There is something about migraine disease hitting in your more productive years as a human that is an insult to some people (starting for me when I was 20 and full-on chronic mid-20’s and going on strong into my 40’s- but certainly not always the case in others). Or maybe chronic pain itself is the insult. Because How Productive you would have been… if not for THAT.
There are times with chronic pain we are going to feel:
- A failure
- A loser
Imposter Syndrome and Perfectionism
Due to chronic illness, I have a level of perfectionism where I have exceedingly high standards for myself that are impossible to achieve… even if I were healthy. But I have the belief that if I Were healthy I Would be able to achieve them so this has always been why I put myself in denial and push beyond my limits striving to achieve things. I think I Should be able to.
With it comes Imposter Syndrome. Because, well, I will never be able to attain that level of perfection. And therefore anything I do achieve must be a fluke, not due to anything I did, because clearly, I suck as a person due to my chronic illnesses.
One problem is that I have a high IQ. Yes, I am a SmartyMcSmarty pants. When I’m not in too much pain. And the brain fog isn’t excessive. And if I can even remember what day it is. That isn’t bragging- it actually is part of the problem. A pretty typical problem with people with high IQs is perfectionism and Imposter Syndrome related to that or other issues but one that is magnified by the limitations of my chronic illness. My IQ is 140-ish. (I do not particularly think IQ is a measure of all things intelligence but I am a very intellectually timid person so what do I know? Even stating my IQ is a hard thing for me to do without feeling squirrely about it. This might be because I always felt like a failure). It wasn’t pressure applied to me by my parents really, maybe some teachers along the way- mostly it was expectations I put on myself and this sense of knowing physically I could never keep up with my peers. I always had this sense of difference and ‘not good enough’.
It is a weird combination of chronic illness combined with this creation of extremely high expectations for myself, perfectionism but also the ‘not good enough’ feeling and my manifestation of Imposter Syndrome. All tangled together.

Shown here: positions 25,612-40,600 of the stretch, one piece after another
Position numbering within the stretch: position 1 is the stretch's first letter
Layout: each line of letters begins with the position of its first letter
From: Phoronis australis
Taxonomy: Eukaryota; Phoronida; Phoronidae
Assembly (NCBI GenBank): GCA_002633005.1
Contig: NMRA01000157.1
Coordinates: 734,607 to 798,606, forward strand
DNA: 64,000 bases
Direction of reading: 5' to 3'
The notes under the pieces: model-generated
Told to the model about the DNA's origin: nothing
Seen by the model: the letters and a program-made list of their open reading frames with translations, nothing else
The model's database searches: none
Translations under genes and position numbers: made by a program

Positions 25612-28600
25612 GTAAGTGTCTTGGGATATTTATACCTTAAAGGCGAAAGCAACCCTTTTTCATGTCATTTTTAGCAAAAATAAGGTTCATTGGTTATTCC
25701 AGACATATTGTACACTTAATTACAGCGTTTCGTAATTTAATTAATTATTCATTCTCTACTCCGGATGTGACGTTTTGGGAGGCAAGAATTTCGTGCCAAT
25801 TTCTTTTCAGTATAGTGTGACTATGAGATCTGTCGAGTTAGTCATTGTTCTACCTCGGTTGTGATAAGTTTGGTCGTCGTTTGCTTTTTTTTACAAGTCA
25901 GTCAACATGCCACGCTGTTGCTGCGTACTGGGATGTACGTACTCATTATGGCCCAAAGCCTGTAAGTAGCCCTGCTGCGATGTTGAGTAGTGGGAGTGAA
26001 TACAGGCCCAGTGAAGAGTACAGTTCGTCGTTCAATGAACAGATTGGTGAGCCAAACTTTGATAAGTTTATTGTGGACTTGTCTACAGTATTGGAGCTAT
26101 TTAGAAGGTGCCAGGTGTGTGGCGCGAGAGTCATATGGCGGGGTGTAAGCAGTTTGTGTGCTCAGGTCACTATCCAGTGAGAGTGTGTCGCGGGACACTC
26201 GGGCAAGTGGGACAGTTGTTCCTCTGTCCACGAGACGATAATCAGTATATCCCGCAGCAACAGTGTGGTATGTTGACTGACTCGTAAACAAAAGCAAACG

Typical of that IQ and higher is actually the same feeling I already have from being disabled and that is this Failure to Achieve.
many reported being plagued by a feeling that they’d failed to live up to the expectations of their youth.It didn’t matter how much they had otherwise achieved over their 80 or more years, many held onto a creeping feeling that they could have done better. Many smart folks are haunted by the creeping shadow of potential. Have you ever heard of someone being described as “not living up to their potential?”Zen Founder
You have this distinct feeling of knowing what you are capable of but your body is failing you in various ways. With fatigue energy levels, with pain limitations, with its inability to keep up the pace with what you want, desire and your ambitions and goals. Literally, the more I strived the more pain I was in. I could achieve things but the pain consequences were extreme and simply can’t be ignored forever. And no matter what I achieved I diminished in value because of this. And you know it isn’t sustainable. If it required so much pain and energy to do anything for any length of time- you know eventually it isn’t going to hold. And it isn’t. You burn out. You get severe depression. You crash and burn hard. And then, I would just repeat the whole damn cycle. You will never achieve your goals and ambitions long-term.
I think this applies to so many of us any skill we have. Any education we have. Any profession we learned. And trade we are in. But then we get sick and we can’t manifest that identity anymore. We get internal and external pressure to just sort of push through it. And that doesn’t work for long. Those out there like me feel like we are personally a failure when that doesn’t work. We feel guilt and shame for something completely out of our control. So when people say things like it is ‘such a shame’ that we can no longer do ‘such and such’ it magnifies this sense that we are not ‘enough’ and we are a complete failure as a person.
People always point out what a shame…
But that isn’t the case because other people promote this idea that it is Such a Pity that you are so Intelligent and Unable to be Productive. I have had this repeatedly over the decades. I don’t think they understand how that makes me feel. That they compliment my intelligence, how articulate I am, how knowledgable, or how educated… but what a waste it is that all that is ruined by chronic pain. That it makes me feel like a damned loser. Like I am failing at life. At my Potential.